This belief took shape during Jervis’s undergraduate years at CCA and solidified when he wrote his senior thesis. Today, it’s central to his work as a learning designer and educator developing enrichment after-school programs for kids and creativity-inspiring events for adults through his Berkeley–based incubator Make It Creativity.
Jervis also spreads the word on creativity during speaking engagements at places like Mills College, The Maker Faire, and the Boys & Girls Club. And he’s published a book, How to Entertain, Distract, and Unplug Your Kids: Tricks, Tools, and Spontaneous Screen-Free Activities.
“All of my teachings are based on the creative process and empowering people to see themselves as creative,” he says. “It’s as much a way to approach work as it is to approach life.”
Jervis enrolled at CCA to study graphic design and “left with an understanding of so much more.” He says faculty pushed his boundaries and encouraged him to go beyond traditional methods and materials to create work that extends beyond what had already been done.
He learned to see how design connects with much more than just a set of strategies and theories on how to approach the visual representation of a concept or an idea. When he works with his students today, Jervis finds himself drawing from his CCA experience, asking them to dig deeper: “How else can you get where you need to be? What other ways can you deliver on set expectations?”
Working on his senior thesis was a pivotal time as he spent a semester exploring the question, “Is creativity a human survival instinct?” He produced a 20-minute film with interviews of artists from punk rock icon Jello Biafra to food activist Alice Waters in support of his argument that the true definition of creativity has little to do with human expression and everything to do with problem solving.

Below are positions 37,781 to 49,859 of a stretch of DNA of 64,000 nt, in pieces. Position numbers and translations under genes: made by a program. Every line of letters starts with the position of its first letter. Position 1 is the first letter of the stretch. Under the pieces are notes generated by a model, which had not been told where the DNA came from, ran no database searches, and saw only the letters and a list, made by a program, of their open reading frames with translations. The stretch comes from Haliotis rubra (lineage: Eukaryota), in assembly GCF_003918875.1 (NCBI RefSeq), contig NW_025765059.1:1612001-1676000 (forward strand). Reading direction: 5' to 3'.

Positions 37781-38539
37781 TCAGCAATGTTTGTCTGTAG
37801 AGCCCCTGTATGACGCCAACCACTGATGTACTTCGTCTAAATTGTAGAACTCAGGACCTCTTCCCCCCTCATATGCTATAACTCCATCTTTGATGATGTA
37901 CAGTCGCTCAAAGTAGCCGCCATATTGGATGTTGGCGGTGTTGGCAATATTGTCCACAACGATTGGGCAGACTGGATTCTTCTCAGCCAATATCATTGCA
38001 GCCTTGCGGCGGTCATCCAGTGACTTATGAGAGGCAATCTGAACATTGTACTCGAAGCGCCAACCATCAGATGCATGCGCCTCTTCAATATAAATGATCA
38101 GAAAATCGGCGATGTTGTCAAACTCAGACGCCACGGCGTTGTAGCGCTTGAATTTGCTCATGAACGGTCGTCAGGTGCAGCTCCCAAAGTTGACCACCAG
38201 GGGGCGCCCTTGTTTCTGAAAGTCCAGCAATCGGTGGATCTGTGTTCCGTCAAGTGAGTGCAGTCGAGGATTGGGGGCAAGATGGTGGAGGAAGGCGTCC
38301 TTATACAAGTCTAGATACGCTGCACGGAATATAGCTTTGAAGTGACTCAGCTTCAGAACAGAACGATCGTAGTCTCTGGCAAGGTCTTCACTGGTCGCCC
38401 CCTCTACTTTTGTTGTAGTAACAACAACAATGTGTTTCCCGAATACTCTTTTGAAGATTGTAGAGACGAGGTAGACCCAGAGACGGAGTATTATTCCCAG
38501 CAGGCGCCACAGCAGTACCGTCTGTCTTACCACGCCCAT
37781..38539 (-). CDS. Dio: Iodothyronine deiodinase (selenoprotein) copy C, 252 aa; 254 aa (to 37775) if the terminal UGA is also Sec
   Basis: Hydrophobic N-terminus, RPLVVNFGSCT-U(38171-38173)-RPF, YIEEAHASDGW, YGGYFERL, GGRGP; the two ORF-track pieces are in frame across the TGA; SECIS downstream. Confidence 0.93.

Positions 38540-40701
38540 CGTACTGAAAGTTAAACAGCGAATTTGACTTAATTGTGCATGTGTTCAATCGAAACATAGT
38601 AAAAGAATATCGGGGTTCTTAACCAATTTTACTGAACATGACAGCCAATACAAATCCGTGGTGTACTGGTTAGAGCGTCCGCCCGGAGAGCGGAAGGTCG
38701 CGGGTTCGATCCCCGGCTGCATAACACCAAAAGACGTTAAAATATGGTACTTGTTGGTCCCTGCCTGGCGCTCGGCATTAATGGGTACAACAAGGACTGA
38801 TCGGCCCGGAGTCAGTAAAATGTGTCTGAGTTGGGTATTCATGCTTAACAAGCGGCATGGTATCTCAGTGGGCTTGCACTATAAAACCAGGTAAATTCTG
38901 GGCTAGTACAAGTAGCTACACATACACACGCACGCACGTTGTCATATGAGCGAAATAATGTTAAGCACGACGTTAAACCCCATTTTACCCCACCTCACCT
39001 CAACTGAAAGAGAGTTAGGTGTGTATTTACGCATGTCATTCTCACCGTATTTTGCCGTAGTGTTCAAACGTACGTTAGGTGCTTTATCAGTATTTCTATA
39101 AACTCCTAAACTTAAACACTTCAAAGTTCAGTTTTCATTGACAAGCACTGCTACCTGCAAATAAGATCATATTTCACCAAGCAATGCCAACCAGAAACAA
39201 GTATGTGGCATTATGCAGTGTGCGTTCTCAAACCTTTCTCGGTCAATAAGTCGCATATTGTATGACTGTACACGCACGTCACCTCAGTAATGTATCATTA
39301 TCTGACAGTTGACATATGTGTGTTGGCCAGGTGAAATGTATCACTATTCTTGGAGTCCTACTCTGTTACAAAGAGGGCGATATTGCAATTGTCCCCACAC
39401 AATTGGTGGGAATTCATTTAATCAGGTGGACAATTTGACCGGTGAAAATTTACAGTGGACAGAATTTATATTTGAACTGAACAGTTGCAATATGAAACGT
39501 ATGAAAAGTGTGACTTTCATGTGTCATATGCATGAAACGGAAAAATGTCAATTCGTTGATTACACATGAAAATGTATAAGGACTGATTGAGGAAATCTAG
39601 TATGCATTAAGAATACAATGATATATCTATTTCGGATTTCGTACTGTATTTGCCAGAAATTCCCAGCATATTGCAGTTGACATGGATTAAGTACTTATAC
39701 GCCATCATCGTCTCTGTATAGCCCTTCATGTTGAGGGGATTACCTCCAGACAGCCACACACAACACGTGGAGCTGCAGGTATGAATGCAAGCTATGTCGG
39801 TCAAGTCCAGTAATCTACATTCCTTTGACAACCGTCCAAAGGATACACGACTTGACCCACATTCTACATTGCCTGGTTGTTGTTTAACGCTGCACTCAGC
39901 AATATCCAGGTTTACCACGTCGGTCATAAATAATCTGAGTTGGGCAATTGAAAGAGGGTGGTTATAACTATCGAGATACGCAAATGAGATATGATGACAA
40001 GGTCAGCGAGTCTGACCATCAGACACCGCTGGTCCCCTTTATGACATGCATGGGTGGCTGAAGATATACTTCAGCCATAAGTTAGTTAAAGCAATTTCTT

An unexpected path appears
“When I left school I was consumed with the idea of making meaning as a graphic designer. I wanted to see my work exist as part of a solution,” he says. He worked as a graphic designer, mainly for nonprofits, and still does today.
Shortly after graduating, the path to educate was unexpectedly set when he picked up his son from kindergarten, poked his head into the classroom, and “noticed these little people struggling to make sense of the world. I saw an opportunity for me to do something.”
He asked if he could give a craft lesson, “an experiential workshop,” to see what creativity meant at that age. Due to the popularity of that class project, MacGyverClass was born: a workshop Jervis led at four schools in the East Bay—with many others to follow. Named after the TV character MacGyver, a secret agent, the workshop introduced students to random materials and abstract challenges to solve.
“The result was amazing. Little kids were excited to be challenged.” He was instantly hooked and began to design more classes.
MacGyverClass won Best in Class for Educational Program at Maker Faire, and soon Jervis was being asked to speak to teachers, homeschool groups, and at universities and to lead creative workshops for adults and corporate events.
Time for creativity
Jervis considers himself lucky to have been raised by artistic teacher and designer parents. He wants to cultivate that creativity in his home today with his two kids and make it easy for other parents competing with the computer/phone screen to do the same. So he wrote the book How to Entertain, Distract, and Unplug Your Kids.
The activities are simple and can be done independent of parental involvement (so parents can get a break!). For example, there’s an Old Fashioned Treasure Hunt: hide a single dollar bill in the yard and tell the kids there are two hidden. Let them keep searching for that “second dollar bill.” Is that cruel? No, it’s funny, Jervis says. And it keeps kids occupied for a long time.
“Above all it’s about our relationship with our kids,” he says. “Being with them and also letting them have creative time on their own.” And it’s teaching them to engage with the world through creativity and problem solving.